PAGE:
Tomorrow night, we’ll finally be able to cash in on those Oscar bets when the best of Hollywood are honored at the 86th Academy Awards. Nine feature films created by some of the greatest directors working today will compete for Best Picture gold. We’ve selected ten fun and fascinating facts about each movie, recognizing the extreme and sometimes unusual methods these filmmakers and stars employed to create a memorable motion picture.
The David O. Russell-directed Black List screenplay became the second film since 1981 to be nominated in the four acting categories — undoubtedly in part due to Russell’s fluid directing style. The cast’s enthusiasm about the freedoms Russell afforded them shine through in every interview. Christian Bale, who portrays real-life con artist Melvin Weinberg, spoke about Russell’s approach in 2013:
“We were talking and radically changing a scene one day. The AD was saying, ‘Guys, we’ve got to film.’ We were like, ‘OK, let’s go improvise a whole lot but let’s get the basics of what you are looking for.’ I said to David, ‘You realize that this is going to change the plot greatly down track.’ David went, ‘Christian, I hate plots. I am all about character, that’s it.’ So that’s what it’s all about with David’s films. He is all about the characters. It makes for a really nice, vibrant look.”
[Spoilers] “It’s two-thirds scripted and one-third improvised,” Russell advised. “The improvisation is rarely people saying, ‘Just go do whatever you’re going to do.’ It just means that we’re rewriting it, making it better in the moment.” Scenes such as the bedroom fight between Bale and Jennifer Lawrence were improvised, while others (including the kiss between Lawrence and Adams) had been pitched, but remained unresolved until the actors offered input and brought it to life.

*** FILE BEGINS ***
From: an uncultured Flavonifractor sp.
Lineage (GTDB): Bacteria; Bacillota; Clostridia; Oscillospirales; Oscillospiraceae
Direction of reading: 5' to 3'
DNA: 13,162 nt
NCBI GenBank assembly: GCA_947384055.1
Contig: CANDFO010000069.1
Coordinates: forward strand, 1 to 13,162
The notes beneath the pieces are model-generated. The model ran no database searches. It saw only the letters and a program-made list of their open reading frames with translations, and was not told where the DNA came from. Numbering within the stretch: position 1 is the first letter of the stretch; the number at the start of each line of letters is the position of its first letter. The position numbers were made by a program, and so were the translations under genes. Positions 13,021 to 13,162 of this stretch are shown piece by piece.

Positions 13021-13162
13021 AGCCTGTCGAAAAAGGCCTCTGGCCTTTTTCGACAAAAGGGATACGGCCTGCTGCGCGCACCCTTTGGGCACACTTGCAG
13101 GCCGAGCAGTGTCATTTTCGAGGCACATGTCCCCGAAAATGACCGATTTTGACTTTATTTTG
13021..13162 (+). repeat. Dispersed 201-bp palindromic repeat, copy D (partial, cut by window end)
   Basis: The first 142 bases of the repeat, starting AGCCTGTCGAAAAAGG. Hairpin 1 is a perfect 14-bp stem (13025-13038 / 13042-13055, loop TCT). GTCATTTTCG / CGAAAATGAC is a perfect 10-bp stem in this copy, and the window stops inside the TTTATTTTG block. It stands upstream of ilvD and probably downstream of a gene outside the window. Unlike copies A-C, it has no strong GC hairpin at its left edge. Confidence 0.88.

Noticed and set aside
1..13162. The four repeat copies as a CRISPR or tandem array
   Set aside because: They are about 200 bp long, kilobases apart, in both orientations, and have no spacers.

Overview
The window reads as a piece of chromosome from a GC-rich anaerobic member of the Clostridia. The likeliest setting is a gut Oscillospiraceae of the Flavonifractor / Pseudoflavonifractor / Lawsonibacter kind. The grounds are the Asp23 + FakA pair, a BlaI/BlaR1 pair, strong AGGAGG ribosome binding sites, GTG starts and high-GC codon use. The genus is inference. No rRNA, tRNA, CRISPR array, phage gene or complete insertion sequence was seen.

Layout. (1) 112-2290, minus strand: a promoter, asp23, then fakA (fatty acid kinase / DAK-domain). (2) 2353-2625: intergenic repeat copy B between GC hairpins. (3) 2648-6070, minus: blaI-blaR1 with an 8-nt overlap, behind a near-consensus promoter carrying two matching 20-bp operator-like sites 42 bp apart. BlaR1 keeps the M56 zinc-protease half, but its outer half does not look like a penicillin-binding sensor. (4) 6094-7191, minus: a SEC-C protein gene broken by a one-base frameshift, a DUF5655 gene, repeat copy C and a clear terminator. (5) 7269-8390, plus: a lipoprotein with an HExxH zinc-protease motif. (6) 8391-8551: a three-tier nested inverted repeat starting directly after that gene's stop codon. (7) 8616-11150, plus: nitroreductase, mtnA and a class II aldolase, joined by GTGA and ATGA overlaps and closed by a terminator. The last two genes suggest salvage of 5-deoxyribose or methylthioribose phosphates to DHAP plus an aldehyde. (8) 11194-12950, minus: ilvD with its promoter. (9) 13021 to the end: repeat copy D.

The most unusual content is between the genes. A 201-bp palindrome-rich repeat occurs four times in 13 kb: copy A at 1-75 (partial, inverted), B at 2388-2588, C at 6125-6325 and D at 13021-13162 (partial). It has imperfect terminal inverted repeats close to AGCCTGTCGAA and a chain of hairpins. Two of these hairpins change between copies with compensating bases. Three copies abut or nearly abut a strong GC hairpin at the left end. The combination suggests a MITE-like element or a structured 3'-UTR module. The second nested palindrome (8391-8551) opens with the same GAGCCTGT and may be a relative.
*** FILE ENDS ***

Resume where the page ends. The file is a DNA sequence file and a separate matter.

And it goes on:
While filming Apollo 13, Tom Hanks got to experience the “Vomit Comit” — NASA’s KC-135 weightless trainer that prepares astronauts for zero gravity. The tables were turned on the actor during the making of Captain Phillips — based on the real-life story about an American cargo ship that was hijacked by Somali pirates in 2009. Several of the stars playing the pirates, a group of non-professional actors, vomited on the Forrest Gump star during a take on a lifeboat. “Suddenly, they began vomiting, one after another… all over Tom! Because the space was so confined, he had nowhere to escape. He just sat there in shock, horrified at being covered in vomit,” ShowbizSpy reported. Taking it all in stride, the actor quietly went to his dressing room to shower and never said a peep. Hanks’ down-to-earth persona also came into play when the actors playing pirates were so delighted to meet him, they professed fandom immediately after the first take. Real-life Navy Corpsman Danielle Albert, who starred in the medical examination scene with Hanks, forgot her lines because she was so star struck — which Hanks was also good-natured about.
The nearly 80-pound collective weight loss between stars Matthew McConaughey and Jared Leto hogged the headlines during the promotion of Dallas Buyers Club, but some of the most interesting drama surrounding the making of the movie happened behind the scenes. Due to the controversial story about an AIDS patient (a homophobic cowboy) who smuggles unapproved, life-saving medication into Texas, Dallas Buyers Club struggled to secure financing when it was first pitched with Dennis Hopper directing and Woody Harrelson in McConaughey’s role. McConaughey revealed in an interview that the script was turned down 137 times by studios and financiers before it was given the green light. Even then, the film hit a wall when financing was pulled, leaving McConaughey and others to put up their own money in order to make things happen.